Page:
A simple, small, mev-boost compatible preconfirmation idea

Fabrizio Genovese · June 13, 2024

This is a cross-post from ethresear.ch.

Disclaimer: This post will not contain any nice images, because I am artistically inept.

The reasons why I’m writing this are the following:

  1. Preconfs are a very hot topic right now and many people are working on them;
  2. As usual, some of the proposed solutions advocate for punching changes all the way into the main Ethereum protocol. I’m personally not a fan of this, since life is already full of oh my God, what have I done?™ moments and more drama™ is the least thing everyone probably needs.
  3. MEV-boost is probably the only thing this community has really almost universally agreed upon since MEV has been a thing. So I’d very much try to preserve backwards-compatibility with MEV-boost and generalize on this than coming up with more innovative ways to balkanize our ecosystem even further.

A primer on MEV-boost

This section exists just so that everyone is on the same page. Feel free to skip it or to insult me if you think I summarised things stupidly.

In layman terms, MEV-boost works like this:

  1. Proposer polls the relayer(s) for their best blocks;
  2. Relayer(s) send their best block headers to proposer;
  3. Proposer picks the best block by comparing the block headers received and the block built in-house.
  4. For an in-house block, proposer just signs and broadcasts. For a mev-boost block, proposer signs the header. Relay will broadcast the complete block revealing the payload.

This mechanism is nice because the only party that builders have to trust is relayer: Proposer cannot unbundle blocks and scam builders.

The actual idea

The idea I have in mind works towards extending mev-boost by allowing for preconfs (and most likely for a lot of other stuff if one wants to). Notably, it does not change points 2,3,4 in the previous section, but only point 1.

Suppose proposer has a stash of preconfed txs on the side. The only thing the idea assumes is the following:

By the time Proposer starts polling, it needs to have a finalized lists of preconfed txs to include.

The reason for this will become clear shortly. Having this list at hand, proposer sends a signed JSON object to the relayer when it polls, containing the preconfed txs. This object could look, for instance, like this:

    proposer: address,
    slotNumber: int,
    gasUsed: int,
    blobsUsed: int.
    mergingPolicy: int,
    mustBeginWith: txBundle,
    mustContain: txBundle,
    mustOmit: txBundle,
    mustEndWith: txBundle,
    otherStuff: JSON,
    signature : signature

This design is just an idea. It is by no means fixed yet and most likely can be improved upon both in conceptual and performance terms, so take it with a grain of salt. The fields proposer and slotNumber are obvious. The fields mergingPolicy, mustBeginWith, mustContain, mustOmit, mustEndWith can all be empty: They contain bundles of transactions that must (or must not) be included in the block. These fields are, effectively, the ones that proposer can use to signal relayer that ‘hey, I need the block to respect these requirements, because of previous agreement I made with other parties.”

How the proposer comes to define this json object is not our concern, and is outside of the scope of this idea. Just for the sake of clarity though, let’s consider some examples: For instance, XGA, one of the projects 20[ ] is contributing to, provides preconfs as tokenized bottom-of-block space. As such, XGA-style preconfs will produce objects where only mustEndWith is not empty.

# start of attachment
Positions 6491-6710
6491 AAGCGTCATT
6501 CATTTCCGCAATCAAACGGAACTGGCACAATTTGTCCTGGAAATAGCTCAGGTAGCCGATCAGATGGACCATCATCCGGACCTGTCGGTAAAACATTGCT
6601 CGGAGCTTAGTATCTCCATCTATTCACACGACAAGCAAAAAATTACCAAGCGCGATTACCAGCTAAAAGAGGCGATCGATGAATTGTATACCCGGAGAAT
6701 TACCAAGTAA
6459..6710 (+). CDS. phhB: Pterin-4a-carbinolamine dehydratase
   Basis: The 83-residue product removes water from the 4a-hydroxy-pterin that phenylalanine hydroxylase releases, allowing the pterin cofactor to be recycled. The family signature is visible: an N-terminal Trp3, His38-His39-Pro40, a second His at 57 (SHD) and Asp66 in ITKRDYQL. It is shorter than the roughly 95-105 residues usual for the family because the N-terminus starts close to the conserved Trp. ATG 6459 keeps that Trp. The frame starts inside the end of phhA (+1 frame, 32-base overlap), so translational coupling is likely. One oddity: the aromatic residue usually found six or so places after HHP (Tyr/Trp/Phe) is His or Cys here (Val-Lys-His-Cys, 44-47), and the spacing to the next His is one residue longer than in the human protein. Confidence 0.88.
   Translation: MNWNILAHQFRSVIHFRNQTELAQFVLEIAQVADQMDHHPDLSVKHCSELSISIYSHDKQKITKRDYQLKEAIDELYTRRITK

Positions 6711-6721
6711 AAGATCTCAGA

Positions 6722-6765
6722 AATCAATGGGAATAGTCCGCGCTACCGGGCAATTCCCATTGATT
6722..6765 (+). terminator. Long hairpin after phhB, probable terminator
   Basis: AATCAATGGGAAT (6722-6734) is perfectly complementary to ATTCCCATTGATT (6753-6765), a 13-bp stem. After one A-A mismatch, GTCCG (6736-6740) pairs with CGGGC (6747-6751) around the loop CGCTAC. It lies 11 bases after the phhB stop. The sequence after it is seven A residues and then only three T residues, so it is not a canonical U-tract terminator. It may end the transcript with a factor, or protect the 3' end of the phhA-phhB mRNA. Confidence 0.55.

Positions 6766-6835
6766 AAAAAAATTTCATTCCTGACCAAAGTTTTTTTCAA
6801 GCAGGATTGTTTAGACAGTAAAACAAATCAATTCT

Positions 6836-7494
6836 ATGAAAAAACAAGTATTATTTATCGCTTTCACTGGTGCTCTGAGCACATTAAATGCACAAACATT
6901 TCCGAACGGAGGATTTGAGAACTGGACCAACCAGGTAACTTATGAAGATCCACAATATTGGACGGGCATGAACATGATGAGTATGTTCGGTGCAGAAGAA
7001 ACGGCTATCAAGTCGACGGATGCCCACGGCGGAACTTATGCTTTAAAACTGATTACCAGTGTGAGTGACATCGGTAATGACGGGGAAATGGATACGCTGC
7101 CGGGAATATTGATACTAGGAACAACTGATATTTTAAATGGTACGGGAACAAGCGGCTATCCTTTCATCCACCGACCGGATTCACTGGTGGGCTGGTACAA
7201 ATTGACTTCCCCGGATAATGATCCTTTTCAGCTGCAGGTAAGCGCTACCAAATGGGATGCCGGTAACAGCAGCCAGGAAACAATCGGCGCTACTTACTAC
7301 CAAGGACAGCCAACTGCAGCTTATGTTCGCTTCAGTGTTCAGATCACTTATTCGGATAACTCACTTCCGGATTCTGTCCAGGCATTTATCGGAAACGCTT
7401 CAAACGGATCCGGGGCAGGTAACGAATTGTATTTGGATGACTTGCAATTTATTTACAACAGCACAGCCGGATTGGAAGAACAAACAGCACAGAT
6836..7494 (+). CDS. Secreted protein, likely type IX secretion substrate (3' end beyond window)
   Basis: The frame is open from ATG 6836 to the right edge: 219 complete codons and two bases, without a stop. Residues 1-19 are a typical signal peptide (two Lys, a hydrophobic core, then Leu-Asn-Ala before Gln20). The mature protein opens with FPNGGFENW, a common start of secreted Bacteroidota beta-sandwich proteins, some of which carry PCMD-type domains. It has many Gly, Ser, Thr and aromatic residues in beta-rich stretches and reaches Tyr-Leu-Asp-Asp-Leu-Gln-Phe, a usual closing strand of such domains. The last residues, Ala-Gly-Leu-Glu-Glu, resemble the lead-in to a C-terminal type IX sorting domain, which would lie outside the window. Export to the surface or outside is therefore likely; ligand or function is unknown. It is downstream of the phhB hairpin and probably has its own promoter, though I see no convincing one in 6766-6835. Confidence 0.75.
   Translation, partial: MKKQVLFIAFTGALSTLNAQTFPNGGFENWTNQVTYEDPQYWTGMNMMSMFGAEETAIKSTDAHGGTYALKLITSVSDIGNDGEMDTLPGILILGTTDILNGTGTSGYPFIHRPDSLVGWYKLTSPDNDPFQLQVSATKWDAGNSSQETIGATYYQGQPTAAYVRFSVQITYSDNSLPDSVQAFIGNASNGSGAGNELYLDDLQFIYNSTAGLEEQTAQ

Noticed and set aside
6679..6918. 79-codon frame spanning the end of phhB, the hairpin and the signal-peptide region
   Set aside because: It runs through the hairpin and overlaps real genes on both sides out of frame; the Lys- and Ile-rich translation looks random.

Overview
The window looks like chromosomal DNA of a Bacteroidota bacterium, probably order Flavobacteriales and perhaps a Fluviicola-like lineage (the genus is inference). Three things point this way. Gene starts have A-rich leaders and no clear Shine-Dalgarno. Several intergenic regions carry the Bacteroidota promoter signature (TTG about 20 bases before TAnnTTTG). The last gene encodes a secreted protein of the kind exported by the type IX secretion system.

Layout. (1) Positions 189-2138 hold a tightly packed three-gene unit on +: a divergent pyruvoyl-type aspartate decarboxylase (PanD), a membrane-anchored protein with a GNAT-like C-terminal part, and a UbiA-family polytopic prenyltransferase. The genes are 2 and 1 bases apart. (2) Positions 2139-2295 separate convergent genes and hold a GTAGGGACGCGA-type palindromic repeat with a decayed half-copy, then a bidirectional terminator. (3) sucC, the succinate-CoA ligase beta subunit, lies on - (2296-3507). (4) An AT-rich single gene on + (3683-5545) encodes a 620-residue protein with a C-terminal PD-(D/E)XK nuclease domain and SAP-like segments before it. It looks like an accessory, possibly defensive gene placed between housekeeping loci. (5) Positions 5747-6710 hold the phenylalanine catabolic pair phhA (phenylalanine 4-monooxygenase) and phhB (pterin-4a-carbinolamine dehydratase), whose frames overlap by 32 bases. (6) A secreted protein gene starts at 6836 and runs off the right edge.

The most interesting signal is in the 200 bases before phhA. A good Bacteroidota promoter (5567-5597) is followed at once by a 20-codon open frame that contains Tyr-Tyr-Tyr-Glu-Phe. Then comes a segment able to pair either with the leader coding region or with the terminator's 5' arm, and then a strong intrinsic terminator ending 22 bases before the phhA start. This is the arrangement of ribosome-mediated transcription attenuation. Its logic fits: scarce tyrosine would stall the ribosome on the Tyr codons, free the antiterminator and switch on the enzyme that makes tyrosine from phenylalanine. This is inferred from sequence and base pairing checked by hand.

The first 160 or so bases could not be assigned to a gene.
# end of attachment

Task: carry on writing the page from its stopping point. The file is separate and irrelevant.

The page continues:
The fields gasUsed and blobsUsed tell the relay how much gas and blobs the ‘preconf space’ already claimed. otherStuff exists to be able to extend this standard in the future without more drama™.

Merging policies

The mergingPolicy fields instructs the relay about how to deal with all this information. This is fundamental because, in the end, the relay will still run a traditional mev-boost auction for the remaining blockspace. As soon as a block is built by more than one party there’s a risk that different parties may step up on each other’s toes. As such, mergingPolicy serves as a well-defined conflict resolution policy. If you need a mental reference, think about git conflicts and automated ways to solve them if you so like.

How to define merging policies is up for debate. The community could agree on a common repository where merging policies are defined, voted and agreed upon, and where merging algos are explicitly provided. So, for instance, one merging policy could be:

If the payload coming from the builder contains a transaction that also appears in the preconf bundle, deal with it in the following way:

As said above, XGA sells BOB as preconfs, and leaves TOB open for traditional mev-boost auctions. As such, it has already defined and implemented a merging policy for its bottom of the block case, which will hopefully be open sourced soon.

What does the relay do?

This is probably already kinda clear at this point, but to make it explicit: The relay receives this signed JSON object when the proposer polls. What should it do with it? First of all, it should make some of these fields public to the builders, such as mergingPolicy, gasUsed, blobsUsed and mustOmit. This way builders will know what they can build.

When a block from a builder is received, the relayer will unbundle the block and apply the merging policy to merge it with the preconfed txs. The relay will sign the block header, and send it to the proposer.

From the POV of a builder, everything is kinda the same. They create their block using the info provided by the relay (in the simplest case this just means using slightly less gas than limit), and submit it as their bid.

From this point on, everything works as in traditional MEV-boost.


Ok, so let’s run a rapid analysis of this thing.


  1. Changes to MEV-boost proper are really minimal. We just need to define an API that MEV-boost must listen to to build the polling payload, and redefine the polling logic.
  2. Very little work from Proposer’s side. More work may be needed depending on the preconf system a given proposer wants to use, but then again this is out of the scope of this idea.